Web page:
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A Construction Company’s New Workplace Reveals Its Material Prowess
Metropolis Magazine
New York, New York, USA
Alex Klimoski
Date Published: 
Salt Lake City, Utah, Interior Design, Workplace, Materials, LEED, Daylighting, Skylights, Architecture, Interior Design, Craft
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2020-06-23 22:56:18
2020-06-23 23:01:12
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Tim Griffith
During a renovation and expansion project for Okland Construction, WRNS prioritized features where the company could display its dexterity with concrete.

A workplace renovation can provide a unique opportunity for a company to reaffirm its core values by baking them into the design scheme. For the owners of Okland Construction, a century-old family-owned business with roots in shipbuilding, rehabilitating and expanding its Salt Lake City office was a way to display not only a commitment to the well-being of its employees and the environment, but also to its artistry. Its revamped headquarters, designed by WRNS Studio using LEED, Living Building Challenge, and WELL guidelines, pairs generous glazing with a full-bodied expression of wood and concrete, creating a robust sense of place that had previously been lacking.

The 46,000-square-foot project nearly doubles the size of Okland’s original redbrick edifice, a squat, closed-off building that suffered from poor interior circulation. Unlike its predecessor, the new incarnation is free from barriers to the outdoors, allowing occupants to be more connected to the surrounding landscape. According to WRNS founding partner Bryan Shiles, the addition’s stacked, rectilinear composition was informed by the need to incorporate exterior spaces. At the ground floor, a courtyard nestled between the two structures knits them together. On the second level—which cantilevers over a xeriscape of native plants that extends from the building to the street—a terrace offers more space for respite.

Apart from its functional use as an office building, the cast-in-place concrete extension serves as a “showroom” for Okland’s material expertise. One particular point of pride is the board-formed concrete exterior wall—the result of nearly 15 prototypes testing different blends of natural lumber and ready mix. This type of collaborative attention to detail, says company president Brett Okland, was one of the primary reasons for selecting WRNS. Having worked together previously on Adobe’s corporate campus in Lehi, Utah, Okland trusted the firm’s design instinct. “We knew that we could really tap into the building together,” he says, “and that they could help us to display what we’re good at.”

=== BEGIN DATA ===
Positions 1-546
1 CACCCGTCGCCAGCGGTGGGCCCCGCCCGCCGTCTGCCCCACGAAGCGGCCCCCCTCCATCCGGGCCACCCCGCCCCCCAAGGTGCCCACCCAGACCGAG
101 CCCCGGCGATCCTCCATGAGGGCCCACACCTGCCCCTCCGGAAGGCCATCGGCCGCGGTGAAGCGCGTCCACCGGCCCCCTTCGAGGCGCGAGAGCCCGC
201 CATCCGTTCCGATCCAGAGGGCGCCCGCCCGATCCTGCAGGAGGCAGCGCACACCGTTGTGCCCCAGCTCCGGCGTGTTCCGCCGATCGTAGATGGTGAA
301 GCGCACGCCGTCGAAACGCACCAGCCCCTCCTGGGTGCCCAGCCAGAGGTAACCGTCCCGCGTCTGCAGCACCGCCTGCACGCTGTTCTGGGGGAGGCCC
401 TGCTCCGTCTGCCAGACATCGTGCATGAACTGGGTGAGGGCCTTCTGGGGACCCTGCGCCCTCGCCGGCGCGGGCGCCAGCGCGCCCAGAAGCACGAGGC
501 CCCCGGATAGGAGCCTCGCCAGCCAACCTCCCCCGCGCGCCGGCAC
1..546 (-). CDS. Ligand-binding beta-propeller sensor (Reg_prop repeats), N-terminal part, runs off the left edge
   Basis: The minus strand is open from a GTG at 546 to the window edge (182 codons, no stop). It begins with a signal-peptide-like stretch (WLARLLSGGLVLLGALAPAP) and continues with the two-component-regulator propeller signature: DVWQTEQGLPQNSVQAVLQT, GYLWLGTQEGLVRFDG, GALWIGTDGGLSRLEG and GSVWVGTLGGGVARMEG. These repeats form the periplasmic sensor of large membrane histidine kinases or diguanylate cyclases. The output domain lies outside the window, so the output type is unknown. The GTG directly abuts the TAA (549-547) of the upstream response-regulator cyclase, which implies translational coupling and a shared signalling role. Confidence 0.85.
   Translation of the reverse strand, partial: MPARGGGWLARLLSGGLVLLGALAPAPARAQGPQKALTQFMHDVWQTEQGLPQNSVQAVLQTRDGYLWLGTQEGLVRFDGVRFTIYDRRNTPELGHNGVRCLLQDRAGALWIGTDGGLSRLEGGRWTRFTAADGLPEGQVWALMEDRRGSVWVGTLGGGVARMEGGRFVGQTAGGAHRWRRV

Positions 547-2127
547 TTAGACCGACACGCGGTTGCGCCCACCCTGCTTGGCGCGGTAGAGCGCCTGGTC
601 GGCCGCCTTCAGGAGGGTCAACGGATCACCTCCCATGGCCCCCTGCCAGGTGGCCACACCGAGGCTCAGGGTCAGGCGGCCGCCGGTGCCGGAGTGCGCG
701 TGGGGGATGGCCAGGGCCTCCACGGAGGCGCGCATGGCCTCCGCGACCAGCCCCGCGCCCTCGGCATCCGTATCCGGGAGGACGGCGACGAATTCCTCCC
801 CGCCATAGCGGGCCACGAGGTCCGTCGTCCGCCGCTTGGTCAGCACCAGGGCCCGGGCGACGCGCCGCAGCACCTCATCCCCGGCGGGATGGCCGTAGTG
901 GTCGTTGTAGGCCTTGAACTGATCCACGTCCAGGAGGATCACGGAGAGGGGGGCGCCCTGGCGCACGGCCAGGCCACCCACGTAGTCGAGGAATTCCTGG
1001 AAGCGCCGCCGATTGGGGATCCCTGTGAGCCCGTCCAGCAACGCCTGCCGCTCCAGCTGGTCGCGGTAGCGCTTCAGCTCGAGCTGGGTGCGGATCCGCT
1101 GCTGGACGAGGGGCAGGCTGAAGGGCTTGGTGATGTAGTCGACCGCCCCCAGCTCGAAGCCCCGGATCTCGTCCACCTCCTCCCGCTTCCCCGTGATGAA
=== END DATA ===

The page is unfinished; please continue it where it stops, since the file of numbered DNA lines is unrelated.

“The dedication to casting these walls correctly—the carpentry, choice of wood, the tightness of the forms—was just amazing,” says Shiles. “That craft is what Okland’s all about.”

Different applications of architectural concrete throughout the interior—like polished concrete floors and exposed concrete walls and ceilings—further exhibit Okland’s dexterity. Yet the interiors never feel austere, as WRNS and Okland have tempered the coolness of the abundant concrete with warm regional wood surfaces and panels.

On the exterior, burned shou sugi ban wood wraps the two buildings, unifying them as one. WRNS replaced the original south facade with high-performance glazing and louvers, which were carefully spaced as to not impede views to the outside. Much of the existing brickwork, as well as the steel structure, were kept intact to reduce the embodied carbon footprint.

From a programmatic standpoint, the main challenge for WRNS was forging a seamless spatial transition between the two wings. One way the architects approached this was by creating as much transparency and openness as possible. In the original building’s central, skylit atrium, they cut a hole in the ground-floor slab, connecting a large communal area in the basement with the rest of the building, and allowing natural light to filter down. And in the expansion, the inclusion of a skylit staircase and a large collaboration room mirror this arrangement. These two sets of features, says partner Brian Millman, “serve as the project’s anchors, evenly distributing the spaces and encouraging folks to move around.”

Although employees have been working from home due to COVID-19, they’re eager to return, says Okland. “Our people love this building, especially from a psychological perspective,” he says, adding that the headquarters, which opened last summer, should easily accommodate any necessary protocols put in place due to the pandemic. “Given the spaciousness and utilization of huddle rooms, plus the sheer magnitude of our conference rooms, I think we will function well with social distance requirements. We’re in a good place to start bringing people back.”

Organizations Mentioned: (2)
Okland Construction
Salt Lake City, Utah, USA
Construction, Preconstruction, Sustainability
WRNS Studio
San Francisco, California, USA